- Nihon Kokyuki Gakkai Zasshi 2010 Apr; 48(4):307-11.
A 37-year-old man was referred to our hospital with a cough. His blood test result and chest radiography findings were normal. High resolution chest computed tomography (HRCT) showed diffuse ground glass attenuation (GGA) with centrilobular distribution in the bilateral upper lung fields. As diagnosis could not be made using transbronchial lung biopsy and bronchoalveolar lavage, video-assisted lung biopsy was performed. The histological findings were a thickening of the alveolar walls with infiltration of lymphocyte-dominant inflammatory cells, and exudation of pigmented macrophages in the air spaces of the respiratory bronchioles and alveolis. We diagnosed his illness as respiratory bronchiolitis-associated interstitial lung disease. Six months after stopping smoking, his symptoms, and the GGA on chest HRCT improved.
- Unrecognized lung disease in classic Rett syndrome: a physiologic and high-resolution CT imaging study. [Journal Article, Research Support, Non-U.S. Gov't]
- Chest 2010 Aug; 138(2):386-92.
Breathing disorders in Rett Syndrome (RS) have been generally attributed to severe autonomic and/or brain stem dysfunction, and, to our knowledge, no information regarding lung morphologic characteristics exists to date. The aim of the present study was to determine if there are RS-associated pulmonary abnormalities.A total of 27 female subjects (age, M +/- SD: 12.6 +/- 5.9 y; age range: 3-32 y) with gene-encoding, methyl-CpG-binding-protein-2-mutation-confirmed RS underwent high-resolution CT (HRCT) scans of the thorax. A volumetric acquisition was used, and isotropic data sets were acquired with thin collimation (< 1-mm slice), scanning through the lungs and processing on a high-spatial-resolution kernel (bony algorithm).Abnormal HRCT scan findings were observed in 15 of 27 (55.5%) cases, consisting of centrilobular nodules (10/15, 66.7%), thickening of the bronchial walls (8/15, 53.33%), and patchy ground-glass opacities (4/15, 26.7%), with upper lobe predominance. In addition, bronchiolectasis were found in nine of 15 (60%) patients.Pulmonary lesions, respiratory bronchiolitis-associated interstitial lung disease-like lesions, are present on imaging studies in about half of typical patients with RS. Further research is needed to clarify the epidemiologic characteristics and the pathogenesis of these previously unrecognized pulmonary abnormalities.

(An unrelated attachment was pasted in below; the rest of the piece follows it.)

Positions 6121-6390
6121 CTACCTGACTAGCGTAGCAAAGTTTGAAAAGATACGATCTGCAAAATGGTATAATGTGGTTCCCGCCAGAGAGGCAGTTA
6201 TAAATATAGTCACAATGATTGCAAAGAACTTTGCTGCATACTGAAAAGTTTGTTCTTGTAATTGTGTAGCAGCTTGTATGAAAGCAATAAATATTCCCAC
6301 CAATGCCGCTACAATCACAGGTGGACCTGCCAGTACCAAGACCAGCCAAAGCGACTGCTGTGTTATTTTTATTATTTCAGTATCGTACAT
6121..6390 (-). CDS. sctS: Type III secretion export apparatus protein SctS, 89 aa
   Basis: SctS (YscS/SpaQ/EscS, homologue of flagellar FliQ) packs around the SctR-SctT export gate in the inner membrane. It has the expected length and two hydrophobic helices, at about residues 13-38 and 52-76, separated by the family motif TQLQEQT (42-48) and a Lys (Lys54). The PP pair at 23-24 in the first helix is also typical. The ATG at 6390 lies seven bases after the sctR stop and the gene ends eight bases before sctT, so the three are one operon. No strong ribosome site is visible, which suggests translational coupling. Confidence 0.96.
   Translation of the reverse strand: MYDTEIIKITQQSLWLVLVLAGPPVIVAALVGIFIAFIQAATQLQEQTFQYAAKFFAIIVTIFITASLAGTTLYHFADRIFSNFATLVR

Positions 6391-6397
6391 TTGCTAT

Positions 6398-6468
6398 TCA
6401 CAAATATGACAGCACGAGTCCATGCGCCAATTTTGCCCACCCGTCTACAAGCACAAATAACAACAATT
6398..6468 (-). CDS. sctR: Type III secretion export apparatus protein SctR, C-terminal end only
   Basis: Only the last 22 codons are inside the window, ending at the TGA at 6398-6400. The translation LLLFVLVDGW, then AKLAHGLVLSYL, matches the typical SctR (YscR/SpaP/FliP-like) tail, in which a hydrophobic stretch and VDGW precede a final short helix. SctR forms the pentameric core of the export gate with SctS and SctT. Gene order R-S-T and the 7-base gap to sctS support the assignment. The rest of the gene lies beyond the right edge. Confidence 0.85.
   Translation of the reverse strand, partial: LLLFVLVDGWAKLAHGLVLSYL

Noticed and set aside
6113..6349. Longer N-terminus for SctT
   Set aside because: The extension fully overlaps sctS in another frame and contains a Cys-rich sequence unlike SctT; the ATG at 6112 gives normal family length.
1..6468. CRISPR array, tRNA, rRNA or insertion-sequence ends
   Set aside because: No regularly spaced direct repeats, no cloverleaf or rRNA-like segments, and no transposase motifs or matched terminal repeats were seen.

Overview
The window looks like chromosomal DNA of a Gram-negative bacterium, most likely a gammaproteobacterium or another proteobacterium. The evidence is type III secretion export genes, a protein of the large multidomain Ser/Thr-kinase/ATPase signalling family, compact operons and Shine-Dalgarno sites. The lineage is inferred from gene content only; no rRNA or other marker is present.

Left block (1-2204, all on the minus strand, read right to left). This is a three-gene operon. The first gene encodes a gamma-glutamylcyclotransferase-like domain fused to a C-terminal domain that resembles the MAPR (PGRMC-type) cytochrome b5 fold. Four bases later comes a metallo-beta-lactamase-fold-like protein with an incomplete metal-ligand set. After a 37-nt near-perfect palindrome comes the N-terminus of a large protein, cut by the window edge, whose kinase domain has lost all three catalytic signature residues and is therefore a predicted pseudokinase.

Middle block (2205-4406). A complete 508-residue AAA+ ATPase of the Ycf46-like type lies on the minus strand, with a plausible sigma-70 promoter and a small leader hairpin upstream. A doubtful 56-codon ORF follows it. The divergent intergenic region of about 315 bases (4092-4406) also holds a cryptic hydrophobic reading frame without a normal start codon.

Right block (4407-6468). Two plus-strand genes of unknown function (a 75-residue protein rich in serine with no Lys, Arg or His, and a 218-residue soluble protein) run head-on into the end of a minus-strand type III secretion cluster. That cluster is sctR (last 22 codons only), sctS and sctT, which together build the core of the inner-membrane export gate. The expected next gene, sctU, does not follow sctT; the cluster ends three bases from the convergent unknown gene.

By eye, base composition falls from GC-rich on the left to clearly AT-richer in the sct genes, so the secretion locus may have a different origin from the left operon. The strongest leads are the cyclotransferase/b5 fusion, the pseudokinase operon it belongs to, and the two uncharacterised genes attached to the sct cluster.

- A 55-year-old craftsman with dyspnea and clubbing: a case report. [Journal Article]
- Cases J 2009.:8579.
Clubbing is very uncommon in respiratory bronchiolitis-associated interstitial lung disease, and primarily raises the suspicion of idiopathic pulmonary fibrosis in a patient presenting with diffuse parenchymal lung disease. If idiopathic pulmonary fibrosis can be excluded, clubbing should raise the suspicion of an occult tumour.We describe a heavy smoker presenting with dyspnea and severe clubbing. Surgical lung biopsy revealed the histologic diagnosis of respiratory bronchiolitis-associated interstitial lung disease. Respiratory bronchiolitis-associated interstitial lung disease is a distinct clinicopathologic entity within idiopathic interstitial pneumonia patients described almost exclusively in cigarette smokers. The disease is associated with a good prognosis and mild symptoms but not with clubbing. After smoking cessation the radiologic findings of interstitial lung disease improved in parallel with improvement in lung function and gas exchange. However, a central squamous cell carcinoma was detected in the follow-up.In this case, clubbing was most probably caused by the occult tumor rather than by respiratory bronchiolitis-associated interstitial lung disease.